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Company loses inverse condemnation claim

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The 17-month period beginning when a Terre Haute Board of Zoning Appeals ordered a company seeking a special exception to provide public water to surrounding homes and ending when that condition was overturned by a judge did not constitute inverse condemnation, the Indiana Court of Appeals held Wednesday.

In Midwest Minerals, Inc. v. Fred L. Wilson, Rick Jenkins, Joseph Kenworthy, Michael Tewell, and James Clayton, et al., 84A04-1205-MI-258, Midwest Minerals Inc. argued that the trial court erred when it applied the doctrine of collateral estoppel to support a conclusion of law, and it claimed that a regulatory taking occurred with respect to real property owned by the company. Midwest Minerals’ efforts to build a molecular gas processing unit on property zoned for heavy industrial use in West Terre Haute has been litigated several times since 2002.

In 2005, Midwest sought the special exception that the Board of Zoning Appeals of the Area Plan Commission of Vigo County said it needed to build the plant, which the BZA granted under certain conditions in February 2006. At issue in this appeal is the public water condition, requiring Midwest to provide public water to any residential use within ½ mile of any wells associated with coal mine methane processing.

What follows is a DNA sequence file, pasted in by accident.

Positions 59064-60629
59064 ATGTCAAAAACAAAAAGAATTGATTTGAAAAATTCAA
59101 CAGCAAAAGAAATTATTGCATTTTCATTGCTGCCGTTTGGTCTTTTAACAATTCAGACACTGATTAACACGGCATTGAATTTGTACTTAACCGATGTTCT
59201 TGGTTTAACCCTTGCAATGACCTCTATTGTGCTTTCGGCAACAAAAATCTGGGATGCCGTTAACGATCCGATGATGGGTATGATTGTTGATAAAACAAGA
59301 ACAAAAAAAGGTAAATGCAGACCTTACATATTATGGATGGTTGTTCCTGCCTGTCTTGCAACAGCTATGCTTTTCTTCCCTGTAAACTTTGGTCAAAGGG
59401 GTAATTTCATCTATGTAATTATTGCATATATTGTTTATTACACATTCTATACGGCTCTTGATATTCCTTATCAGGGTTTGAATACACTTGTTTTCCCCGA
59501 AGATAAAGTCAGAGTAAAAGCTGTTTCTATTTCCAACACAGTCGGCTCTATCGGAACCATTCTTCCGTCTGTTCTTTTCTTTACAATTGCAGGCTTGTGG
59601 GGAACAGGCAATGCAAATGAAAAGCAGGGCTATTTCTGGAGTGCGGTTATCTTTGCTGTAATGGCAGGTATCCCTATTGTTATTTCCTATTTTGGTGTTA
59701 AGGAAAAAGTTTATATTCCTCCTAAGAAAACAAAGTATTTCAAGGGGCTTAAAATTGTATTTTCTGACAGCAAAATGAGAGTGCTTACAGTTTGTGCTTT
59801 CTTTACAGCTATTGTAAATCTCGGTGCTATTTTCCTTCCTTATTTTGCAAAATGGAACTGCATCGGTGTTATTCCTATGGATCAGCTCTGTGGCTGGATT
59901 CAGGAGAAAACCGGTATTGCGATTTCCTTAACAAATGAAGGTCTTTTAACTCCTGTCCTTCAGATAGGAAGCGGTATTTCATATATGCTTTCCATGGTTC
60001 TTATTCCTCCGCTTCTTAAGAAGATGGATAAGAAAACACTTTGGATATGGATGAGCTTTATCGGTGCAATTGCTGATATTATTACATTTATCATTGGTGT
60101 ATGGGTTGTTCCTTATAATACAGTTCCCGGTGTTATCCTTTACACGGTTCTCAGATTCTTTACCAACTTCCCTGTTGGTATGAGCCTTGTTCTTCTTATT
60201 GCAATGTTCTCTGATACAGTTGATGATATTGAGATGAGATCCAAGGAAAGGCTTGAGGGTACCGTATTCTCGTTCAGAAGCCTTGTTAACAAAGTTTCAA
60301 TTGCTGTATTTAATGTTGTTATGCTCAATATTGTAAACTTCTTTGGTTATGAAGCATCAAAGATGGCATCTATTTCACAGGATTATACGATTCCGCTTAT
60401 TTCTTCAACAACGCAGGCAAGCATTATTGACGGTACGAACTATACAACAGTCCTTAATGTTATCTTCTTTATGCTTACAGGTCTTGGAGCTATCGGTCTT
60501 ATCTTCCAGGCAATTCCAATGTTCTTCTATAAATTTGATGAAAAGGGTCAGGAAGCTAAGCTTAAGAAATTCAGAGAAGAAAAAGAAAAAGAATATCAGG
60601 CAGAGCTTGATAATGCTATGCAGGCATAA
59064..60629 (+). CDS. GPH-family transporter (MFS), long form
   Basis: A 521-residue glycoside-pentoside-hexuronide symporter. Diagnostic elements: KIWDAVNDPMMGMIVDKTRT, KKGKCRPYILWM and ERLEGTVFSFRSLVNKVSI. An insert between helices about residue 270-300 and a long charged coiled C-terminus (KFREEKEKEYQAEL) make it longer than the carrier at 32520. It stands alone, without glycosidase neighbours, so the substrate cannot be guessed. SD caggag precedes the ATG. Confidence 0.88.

Seventeen months later, a judge overturned that decision, removing the public water condition. The BZA didn’t appeal that decision and Midwest has been free to begin construction on the processing unit, but has not. Instead, it sued the BZA and the Board of Commissioners of Vigo County, alleging the public water condition constituted a taking without compensation under Article I, Section 21 of the Indiana Constitution and sought damages.

The trial court ruled in favor of the boards, finding the doctrine of collateral estoppel applied with respect to an issue determined in a prior declaratory judgment action – whether Midwest proved the boards prevented Midwest’s “complete” use of a mineral resource outside of an urban area. The judge also found there was no inverse condemnation.

The Court of Appeals affirmed, pointing out that while the question of whether a taking occurred wasn’t raised in the previous declaratory judgment action, whether the boards prevented the complete use of the gas found on the property had been fully litigated and determined, so it cannot be relitigated here.

Regarding the inverse condemnation claim, the boards’ actions did not constitute a taking. During those 17 months, evidence showed that Midwest could have removed the gas from the land by pumping it into trucks and taking it to another area to purify, Judge Edward Najam pointed out. In addition, Midwest didn’t purchase the property with the intent of harvesting and processing the gas, but had it for years before entering into a contract with another company to explore and develop the gas interests in the land.